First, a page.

Edited 2007-03-24 11:31

Reply Score: 3

RE[3]: Bad
by kaiwai on Sat 24th Mar 2007 11:20 UTC in reply to "RE[2]: Bad"
kaiwai Member since:
2005-07-06

Solaris has been like that for a while ;) I think at some point in the near future, OpenSolaris will be just as user-friendly as PCBSD, and just like PCBSD already has a great license.

IMHO OpenSolaris is already for the desktop; I'm running SX:CE Build 60 and from my experience for the last couple of days IMHO it is very much ready.

As for commercial applications; ultimately, one can make as much noise to these companies as one wants, but at the end of the day, if the commercial companies are narrow minded enough not to port their applications to the said operating system, it isn't the fault of the operating system vendor.

What it should be, however, is a catalyst for the opensource community to rally around and create an opensource version of that application.

Reply Score: 2

healthy
by frozen5555 on Sat 24th Mar 2007 07:17 UTC
frozen5555
Member since:
2005-12-27

I think its very healthy, for the free software. that there's extremist and easy going licenses. that will protect the free software and bring easy solution to the end user.
just think what if xorg or samba is closed and for money

Browser: Mozilla/4.0 (compatible; MSIE 6.0; Windows NT 5.0; Google Wireless Transcoder;)

Reply Score: 1

DesktopBSD
by xTermOS on Sun 25th Mar 2007 12:59 UTC
xTermOS
Member since:
2007-03-25

PC-BSD is BAD. It's just a "MSWindows-BSD" and no more. PBI is awful! Every time when you install an application all needed libraries will be installed in program's folder like it is in Win32 (C:Program FilesMyProgram). So your system has many copies of each library instead of having one in /usr/lib. Soon all your free space on a hard drive disappears. Furthermore, PBI-packages are much larger than 'deb','rpm' or 'tar.bz2', and it's difficult to download them. And of course I hate the look of PBI-installer.
I think that DesktopBSD is much better then PC-BSD.

Reply Score: 1

RE: DesktopBSD
by zombie process on Sun 25th Mar 2007 17:20 UTC in reply to "DesktopBSD"
zombie process Member since:
2005-07-08

Uh, yeah. Maybe in the "No way mom! That's 200 gigs worth of libraries, not 200 gigs of pr0n!" way.

Reply Score: 2

RE: DesktopBSD
by antik on Mon 26th Mar 2007 09:59 UTC in reply to "DesktopBSD"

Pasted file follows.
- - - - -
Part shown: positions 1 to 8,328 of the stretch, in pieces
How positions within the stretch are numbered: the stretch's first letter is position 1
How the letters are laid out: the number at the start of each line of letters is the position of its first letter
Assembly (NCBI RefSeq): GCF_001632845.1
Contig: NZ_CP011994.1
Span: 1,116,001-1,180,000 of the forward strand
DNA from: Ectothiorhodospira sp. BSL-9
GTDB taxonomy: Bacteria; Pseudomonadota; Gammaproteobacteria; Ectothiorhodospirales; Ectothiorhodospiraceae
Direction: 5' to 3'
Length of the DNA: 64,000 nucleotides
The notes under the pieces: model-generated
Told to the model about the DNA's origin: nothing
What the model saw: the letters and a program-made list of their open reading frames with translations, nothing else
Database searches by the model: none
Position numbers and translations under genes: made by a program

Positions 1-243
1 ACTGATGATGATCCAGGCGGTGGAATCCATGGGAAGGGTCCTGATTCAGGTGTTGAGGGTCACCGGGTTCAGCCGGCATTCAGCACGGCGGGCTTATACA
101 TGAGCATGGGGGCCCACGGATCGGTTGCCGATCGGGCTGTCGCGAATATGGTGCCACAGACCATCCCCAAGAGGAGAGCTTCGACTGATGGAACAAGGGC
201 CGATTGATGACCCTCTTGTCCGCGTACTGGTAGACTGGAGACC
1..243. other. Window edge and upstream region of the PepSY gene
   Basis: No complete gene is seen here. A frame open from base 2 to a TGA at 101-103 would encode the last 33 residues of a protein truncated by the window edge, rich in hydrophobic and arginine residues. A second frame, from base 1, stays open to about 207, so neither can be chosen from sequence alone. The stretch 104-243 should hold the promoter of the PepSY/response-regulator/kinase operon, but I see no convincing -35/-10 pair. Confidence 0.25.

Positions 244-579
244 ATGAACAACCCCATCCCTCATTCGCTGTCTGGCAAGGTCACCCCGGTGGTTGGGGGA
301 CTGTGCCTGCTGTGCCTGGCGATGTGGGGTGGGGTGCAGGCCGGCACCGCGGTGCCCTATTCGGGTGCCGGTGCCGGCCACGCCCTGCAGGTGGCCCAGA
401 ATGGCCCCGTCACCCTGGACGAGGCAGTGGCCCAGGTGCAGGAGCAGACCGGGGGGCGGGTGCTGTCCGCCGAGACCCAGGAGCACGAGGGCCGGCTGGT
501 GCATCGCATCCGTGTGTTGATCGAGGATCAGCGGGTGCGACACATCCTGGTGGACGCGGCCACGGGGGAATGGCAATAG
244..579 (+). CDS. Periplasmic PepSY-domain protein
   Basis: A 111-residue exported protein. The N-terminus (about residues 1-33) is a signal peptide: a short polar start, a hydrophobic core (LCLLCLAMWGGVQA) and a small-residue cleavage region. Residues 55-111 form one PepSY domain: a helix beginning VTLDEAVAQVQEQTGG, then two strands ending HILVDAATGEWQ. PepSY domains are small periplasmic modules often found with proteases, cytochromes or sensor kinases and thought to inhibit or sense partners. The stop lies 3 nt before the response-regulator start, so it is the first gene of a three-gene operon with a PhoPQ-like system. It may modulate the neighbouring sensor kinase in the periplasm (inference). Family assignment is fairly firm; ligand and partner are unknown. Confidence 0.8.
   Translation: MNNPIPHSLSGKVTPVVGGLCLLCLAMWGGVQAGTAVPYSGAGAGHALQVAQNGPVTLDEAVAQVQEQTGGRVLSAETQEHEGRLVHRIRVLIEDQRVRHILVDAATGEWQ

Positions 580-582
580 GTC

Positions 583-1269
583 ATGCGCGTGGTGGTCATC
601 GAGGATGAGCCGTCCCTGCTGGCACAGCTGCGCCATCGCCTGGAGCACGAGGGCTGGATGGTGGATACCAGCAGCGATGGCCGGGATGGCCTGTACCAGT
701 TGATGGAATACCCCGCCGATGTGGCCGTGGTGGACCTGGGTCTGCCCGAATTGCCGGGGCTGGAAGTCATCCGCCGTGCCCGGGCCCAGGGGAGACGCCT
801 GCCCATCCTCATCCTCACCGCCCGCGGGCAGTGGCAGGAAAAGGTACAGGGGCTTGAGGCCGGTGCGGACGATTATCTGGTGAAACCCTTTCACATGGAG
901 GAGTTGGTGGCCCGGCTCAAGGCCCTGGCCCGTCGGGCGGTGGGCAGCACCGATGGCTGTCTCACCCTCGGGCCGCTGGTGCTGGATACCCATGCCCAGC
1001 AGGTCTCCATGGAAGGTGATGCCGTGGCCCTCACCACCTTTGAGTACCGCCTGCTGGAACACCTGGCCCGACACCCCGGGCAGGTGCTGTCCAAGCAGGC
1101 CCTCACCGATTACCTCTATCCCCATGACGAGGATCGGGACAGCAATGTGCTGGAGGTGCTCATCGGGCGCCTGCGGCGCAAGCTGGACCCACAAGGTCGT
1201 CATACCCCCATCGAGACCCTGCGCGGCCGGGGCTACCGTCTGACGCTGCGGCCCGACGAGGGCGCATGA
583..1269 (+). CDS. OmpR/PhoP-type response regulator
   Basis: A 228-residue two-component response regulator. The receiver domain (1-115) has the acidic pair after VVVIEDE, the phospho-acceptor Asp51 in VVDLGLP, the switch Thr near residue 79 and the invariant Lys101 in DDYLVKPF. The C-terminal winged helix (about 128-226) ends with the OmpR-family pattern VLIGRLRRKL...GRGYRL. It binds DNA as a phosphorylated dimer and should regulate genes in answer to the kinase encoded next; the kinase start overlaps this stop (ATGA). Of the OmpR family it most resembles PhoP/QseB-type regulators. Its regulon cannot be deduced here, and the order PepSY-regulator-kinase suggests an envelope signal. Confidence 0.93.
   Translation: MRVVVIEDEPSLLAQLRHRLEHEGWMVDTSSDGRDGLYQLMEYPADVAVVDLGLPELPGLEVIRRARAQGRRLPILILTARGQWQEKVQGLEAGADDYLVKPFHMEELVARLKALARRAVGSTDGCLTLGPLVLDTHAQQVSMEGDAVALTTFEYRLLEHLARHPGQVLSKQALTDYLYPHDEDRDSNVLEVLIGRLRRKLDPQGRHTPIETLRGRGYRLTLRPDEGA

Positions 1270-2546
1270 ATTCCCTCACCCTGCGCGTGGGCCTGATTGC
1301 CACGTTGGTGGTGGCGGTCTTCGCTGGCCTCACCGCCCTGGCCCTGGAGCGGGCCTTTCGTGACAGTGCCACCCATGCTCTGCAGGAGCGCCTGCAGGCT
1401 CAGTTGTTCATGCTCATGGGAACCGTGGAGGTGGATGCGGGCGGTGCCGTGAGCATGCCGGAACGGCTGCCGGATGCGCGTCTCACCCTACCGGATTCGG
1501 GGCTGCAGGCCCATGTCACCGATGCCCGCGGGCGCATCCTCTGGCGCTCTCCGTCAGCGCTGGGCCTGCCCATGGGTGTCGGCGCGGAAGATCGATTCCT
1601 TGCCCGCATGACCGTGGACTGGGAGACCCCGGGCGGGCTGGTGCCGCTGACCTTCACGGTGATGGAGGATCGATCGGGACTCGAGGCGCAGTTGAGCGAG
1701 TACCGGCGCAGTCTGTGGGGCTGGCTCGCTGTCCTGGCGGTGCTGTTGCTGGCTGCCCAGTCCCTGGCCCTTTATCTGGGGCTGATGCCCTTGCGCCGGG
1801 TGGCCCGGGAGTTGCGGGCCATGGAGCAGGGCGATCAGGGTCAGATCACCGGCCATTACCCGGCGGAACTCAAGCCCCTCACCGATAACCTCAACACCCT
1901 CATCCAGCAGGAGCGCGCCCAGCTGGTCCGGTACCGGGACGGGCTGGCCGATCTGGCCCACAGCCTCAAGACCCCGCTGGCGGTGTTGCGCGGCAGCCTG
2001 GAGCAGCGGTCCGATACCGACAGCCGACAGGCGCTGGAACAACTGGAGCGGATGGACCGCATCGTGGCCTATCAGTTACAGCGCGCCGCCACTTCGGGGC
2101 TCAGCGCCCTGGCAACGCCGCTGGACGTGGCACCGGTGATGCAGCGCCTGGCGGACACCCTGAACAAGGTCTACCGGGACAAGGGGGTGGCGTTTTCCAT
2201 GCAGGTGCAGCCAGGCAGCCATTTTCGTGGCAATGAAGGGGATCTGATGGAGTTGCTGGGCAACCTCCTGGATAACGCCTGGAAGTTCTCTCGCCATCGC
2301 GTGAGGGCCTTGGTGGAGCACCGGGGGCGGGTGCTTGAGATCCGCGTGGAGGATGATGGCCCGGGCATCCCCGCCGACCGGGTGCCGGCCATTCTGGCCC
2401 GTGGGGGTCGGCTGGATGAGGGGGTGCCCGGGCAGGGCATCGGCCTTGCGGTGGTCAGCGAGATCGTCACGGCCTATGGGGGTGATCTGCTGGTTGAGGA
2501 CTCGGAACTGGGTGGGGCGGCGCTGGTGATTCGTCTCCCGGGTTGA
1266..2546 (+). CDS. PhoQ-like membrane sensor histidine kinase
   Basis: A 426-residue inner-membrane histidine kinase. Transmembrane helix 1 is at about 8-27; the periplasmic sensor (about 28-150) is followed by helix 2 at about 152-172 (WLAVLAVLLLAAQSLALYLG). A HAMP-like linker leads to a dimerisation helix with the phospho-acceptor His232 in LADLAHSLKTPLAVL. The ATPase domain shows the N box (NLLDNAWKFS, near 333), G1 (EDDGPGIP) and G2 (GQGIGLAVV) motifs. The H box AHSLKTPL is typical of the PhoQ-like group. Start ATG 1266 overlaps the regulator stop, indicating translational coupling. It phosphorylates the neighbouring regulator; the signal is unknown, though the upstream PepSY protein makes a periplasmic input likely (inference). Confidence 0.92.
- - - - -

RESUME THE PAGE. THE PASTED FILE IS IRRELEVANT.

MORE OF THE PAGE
antik Member since:
2006-05-19

"PC-BSD is BAD. It's just a "MSWindows-BSD" and no more.
PC-BSD *is* FreeBSD. And former Microsoft fanboy like *cough* you *cough* should use Windows instead of talking nonsense about community driven project.

PBI is awful! Every time when you install an application all needed libraries will be installed in program's folder like it is in Win32 (C:Program FilesMyProgram).
You mean just like in Apple MacOS X- self-contained, without dependency hell? I know you miss all this dep hell- you are frustrated- install MS Windows (or GNU/Linux).

So your system has many copies of each library instead of having one in /usr/lib. Soon all your free space on a hard drive disappears. Furthermore, PBI-packages are much larger than 'deb','rpm' or 'tar.bz2', and it's difficult to download them.
OpenOffice.org2.1-PV2.1.pbi - 114MB
(you can install plain FreeBSD version into PC-BSD too with pkg_add):
OOo_2.1.0_FreeBSD62Intel_install_en-US.tbz - 114MB
OOo_2.1.0_LinuxIntel_install_en-US.tar.gz - 120MB

# /usr/Programs
# du -sh OpenOffice.org2.1
332M OpenOffice.org2.1

Sorry to hear that your 400GB disk is full of pirated videos and music and you can`t free couple of gigabytes for your favorite applications. Or you just don`t know how to install software from ports in FreeBSD/PC-BSD.

And of course I hate the look of PBI-installer.
I know- take pill, take a deep breath and calm down- you can beat up your girlfriend for that later.

I think that DesktopBSD is much better then PC-BSD.
You mean that FreeBSD in DesktopBSD is better than FreeBSD in PC-BSD? Or what? This reminds me conversation of 5 year old boys: "My dad can beat up your dad any time, yeah!!" or "My fart smells better than your fart!!"

Reply Score: 2

RE: DesktopBSD
by Flatland_Spider on Mon 26th Mar 2007 18:39 UTC in reply to "DesktopBSD"
Flatland_Spider Member since:
2006-09-01

Every time when you install an application all needed libraries will be installed in program's folder like it is in Win32 (C:Program FilesMyProgram). So your system has many copies of each library instead of having one in /usr/lib.


Oh Noes! It comes with everything it needs to run! ;)

This isn't a bad thing, and they designed it that way so that an updated lib won't break other apps. It's a good decision for a desktop oriented distro where people will be installing and deinstalling software on a regular basis.

Anyway, install from ports if you're that concerned.

Soon all your free space on a hard drive disappears. ... difficult to download them. And of course I hate the look of PBI-installer.


Yes, installing applications does eat up hard drive space.

Try downloading from a mirror closer to you, and not over WIFI.

The default look is ugly, but it can be tweaked to look pretty good. Some packages have already done this, and it looks much better.

Reply Score: 1